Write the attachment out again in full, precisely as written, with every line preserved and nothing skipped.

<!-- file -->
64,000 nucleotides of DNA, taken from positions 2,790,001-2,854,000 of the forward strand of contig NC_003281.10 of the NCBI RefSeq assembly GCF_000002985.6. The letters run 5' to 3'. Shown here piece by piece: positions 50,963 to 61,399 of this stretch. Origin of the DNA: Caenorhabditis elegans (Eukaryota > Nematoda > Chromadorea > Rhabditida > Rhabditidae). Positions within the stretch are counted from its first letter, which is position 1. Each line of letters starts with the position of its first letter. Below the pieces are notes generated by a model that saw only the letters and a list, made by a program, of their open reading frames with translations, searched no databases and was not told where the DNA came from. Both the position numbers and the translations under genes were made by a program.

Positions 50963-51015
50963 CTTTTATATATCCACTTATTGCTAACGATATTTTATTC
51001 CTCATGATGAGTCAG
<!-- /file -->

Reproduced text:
64,000 nucleotides of DNA, taken from positions 2,790,001-2,854,000 of the forward strand of contig NC_003281.10 of the NCBI RefSeq assembly GCF_000002985.6. The letters run 5' to 3'. Shown here piece by piece: positions 50,963 to 61,399 of this stretch. Origin of the DNA: Caenorhabditis elegans (Eukaryota > Nematoda > Chromadorea > Rhabditida > Rhabditidae). Positions within the stretch are counted from its first letter, which is position 1. Each line of letters starts with the position of its first letter. Below the pieces are notes generated by a model that saw only the letters and a list, made by a program, of their open reading frames with translations, searched no databases and was not told where the DNA came from. Both the position numbers and the translations under genes were made by a program.

Positions 50963-51015
50963 CTTTTATATATCCACTTATTGCTAACGATATTTTATTC
51001 CTCATGATGAGTCAG